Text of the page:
|Footprints from yesterday|
We said goodbye to Dave and headed towards the creek where large flat rocks spread out across the entire creek, inviting us to cross to the eastern bank. It was lovely to be on this side of the creek, away from the bike path with a view of the rocky escarpments.
The common reed was growing high and wide and we quite often found ourselves totally immersed in them. the creek arched around and became quite swampy, and as we approached Mahoneys Rd (and the Ring Rd) I began to wonder if we would find a place to cross.
We began to smell smoke and at first thought it might be the salami factory, but then we remembered that Katrina had said that Wurundjeri and MCMC would possibly be doing an ecological burn on this day.
We pressed on along the eastern bank, the blackberries increased, as did large rubbish and the closeness of the factories. Eventually we found a place to cross - Tony had assured us that we would. It was slightly hairy, with what looked like a slippery rock in the centre of the channel about 15cm below the water. Lesley thought that after yesterday's fall perhaps I was making the wrong decision! But with a large stick in our hand we managed to have extra balance and the three of us made it across without incident.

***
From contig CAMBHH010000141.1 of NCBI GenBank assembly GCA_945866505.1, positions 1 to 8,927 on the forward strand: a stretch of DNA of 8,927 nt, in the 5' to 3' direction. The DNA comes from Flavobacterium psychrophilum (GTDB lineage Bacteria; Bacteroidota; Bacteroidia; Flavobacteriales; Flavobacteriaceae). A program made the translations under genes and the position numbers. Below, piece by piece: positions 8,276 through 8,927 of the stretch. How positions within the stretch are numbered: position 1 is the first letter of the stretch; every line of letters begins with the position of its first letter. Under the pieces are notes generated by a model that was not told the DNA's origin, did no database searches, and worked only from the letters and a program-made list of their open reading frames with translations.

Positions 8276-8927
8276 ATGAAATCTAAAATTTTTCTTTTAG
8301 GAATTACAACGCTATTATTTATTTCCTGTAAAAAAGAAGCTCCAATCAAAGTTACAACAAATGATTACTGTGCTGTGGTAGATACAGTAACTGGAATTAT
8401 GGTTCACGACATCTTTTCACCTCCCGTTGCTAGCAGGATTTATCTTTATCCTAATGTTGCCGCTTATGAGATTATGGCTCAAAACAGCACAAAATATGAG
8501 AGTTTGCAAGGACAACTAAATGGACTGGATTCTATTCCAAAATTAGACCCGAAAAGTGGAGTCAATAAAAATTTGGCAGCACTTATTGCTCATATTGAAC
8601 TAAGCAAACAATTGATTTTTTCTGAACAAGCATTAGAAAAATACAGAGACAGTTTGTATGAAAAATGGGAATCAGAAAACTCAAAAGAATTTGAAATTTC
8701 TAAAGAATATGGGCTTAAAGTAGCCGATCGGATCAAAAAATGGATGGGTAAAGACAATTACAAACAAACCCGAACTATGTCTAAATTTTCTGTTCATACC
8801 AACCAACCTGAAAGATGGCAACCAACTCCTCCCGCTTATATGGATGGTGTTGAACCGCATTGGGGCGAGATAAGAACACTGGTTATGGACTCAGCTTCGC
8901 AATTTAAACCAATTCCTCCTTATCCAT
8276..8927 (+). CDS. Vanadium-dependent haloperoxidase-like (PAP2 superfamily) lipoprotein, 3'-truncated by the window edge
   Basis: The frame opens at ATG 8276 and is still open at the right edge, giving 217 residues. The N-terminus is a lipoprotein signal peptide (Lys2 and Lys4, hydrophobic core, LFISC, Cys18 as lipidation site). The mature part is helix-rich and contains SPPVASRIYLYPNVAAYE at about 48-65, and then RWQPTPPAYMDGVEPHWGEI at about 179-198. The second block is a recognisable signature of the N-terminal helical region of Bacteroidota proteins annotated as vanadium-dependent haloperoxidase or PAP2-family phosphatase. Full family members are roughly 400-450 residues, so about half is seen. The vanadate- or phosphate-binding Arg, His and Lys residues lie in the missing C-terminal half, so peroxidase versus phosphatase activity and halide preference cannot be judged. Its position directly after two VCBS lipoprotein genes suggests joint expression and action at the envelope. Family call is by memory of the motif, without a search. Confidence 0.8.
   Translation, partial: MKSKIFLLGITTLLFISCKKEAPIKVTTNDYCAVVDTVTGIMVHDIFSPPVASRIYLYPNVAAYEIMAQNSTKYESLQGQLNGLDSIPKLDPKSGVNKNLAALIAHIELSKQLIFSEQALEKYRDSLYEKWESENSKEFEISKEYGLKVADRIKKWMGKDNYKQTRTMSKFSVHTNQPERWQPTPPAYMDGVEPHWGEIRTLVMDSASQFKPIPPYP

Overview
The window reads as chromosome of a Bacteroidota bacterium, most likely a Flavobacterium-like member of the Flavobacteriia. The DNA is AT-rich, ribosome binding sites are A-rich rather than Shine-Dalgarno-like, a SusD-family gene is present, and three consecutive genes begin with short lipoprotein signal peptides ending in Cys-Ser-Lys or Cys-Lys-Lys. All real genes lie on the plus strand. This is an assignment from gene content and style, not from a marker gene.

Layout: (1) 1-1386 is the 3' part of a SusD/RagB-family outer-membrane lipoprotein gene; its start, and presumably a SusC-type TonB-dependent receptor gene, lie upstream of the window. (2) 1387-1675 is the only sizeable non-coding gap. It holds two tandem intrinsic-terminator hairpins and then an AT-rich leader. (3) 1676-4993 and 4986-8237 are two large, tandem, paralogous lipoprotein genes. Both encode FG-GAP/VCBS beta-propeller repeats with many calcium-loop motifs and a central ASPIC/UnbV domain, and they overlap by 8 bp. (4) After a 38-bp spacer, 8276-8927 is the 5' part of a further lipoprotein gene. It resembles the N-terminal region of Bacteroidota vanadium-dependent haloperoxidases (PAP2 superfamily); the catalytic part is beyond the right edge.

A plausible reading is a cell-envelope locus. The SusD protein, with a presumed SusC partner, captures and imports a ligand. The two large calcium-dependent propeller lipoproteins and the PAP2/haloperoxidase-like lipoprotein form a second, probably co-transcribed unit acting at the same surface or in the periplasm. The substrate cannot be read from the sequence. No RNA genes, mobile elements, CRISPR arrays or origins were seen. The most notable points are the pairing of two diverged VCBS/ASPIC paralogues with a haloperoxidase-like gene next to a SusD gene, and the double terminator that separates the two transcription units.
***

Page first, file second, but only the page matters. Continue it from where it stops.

Once under the Mahoney's and Ring Rd bridges we were on the bike path proper. Where we could we kept to the creek, but already we could feel the pull of closely built housing. Backyards, and sometimes even houses spread almost down to the ascent of the bank. One imagined that in places buildings must lie well within the flood zone.
|Western Ring Road|
We wandered down to the burn after lunch and chatted with everyone about our walk. We set off again via the recently charred grass, my gaiters now reveal the traces of the burn and our walk through this patch. A little further on my friend David Nash sent me an aerial photograph with our current GPS position on it. When we got home and looked at it carefully we noticed a rhomboidal shaped burn. This is the patch they burnt last year. Today the section to the left of the rhomboid was burnt. It is interesting how the apparent accuracy of web-based aerial photography and satellite imagery can actually merge different moments creating relationships between past and present, or perhaps a new idea of time and space.
Last day tomorrow, can't believe how fast the week has gone.
|David's aerial photograph of last years burn and our location at 1.30 today.|
|Tony approaching the burn.|
|More Bidgee Widgees|
|Murray Road Bridge|
|Harding St Bridge, nearly home.|
|Gaiters - ash from the burn and Bidgee Widgee|
|Gaiters and todays collection (fennel, box thorn berries, gum leaves...)|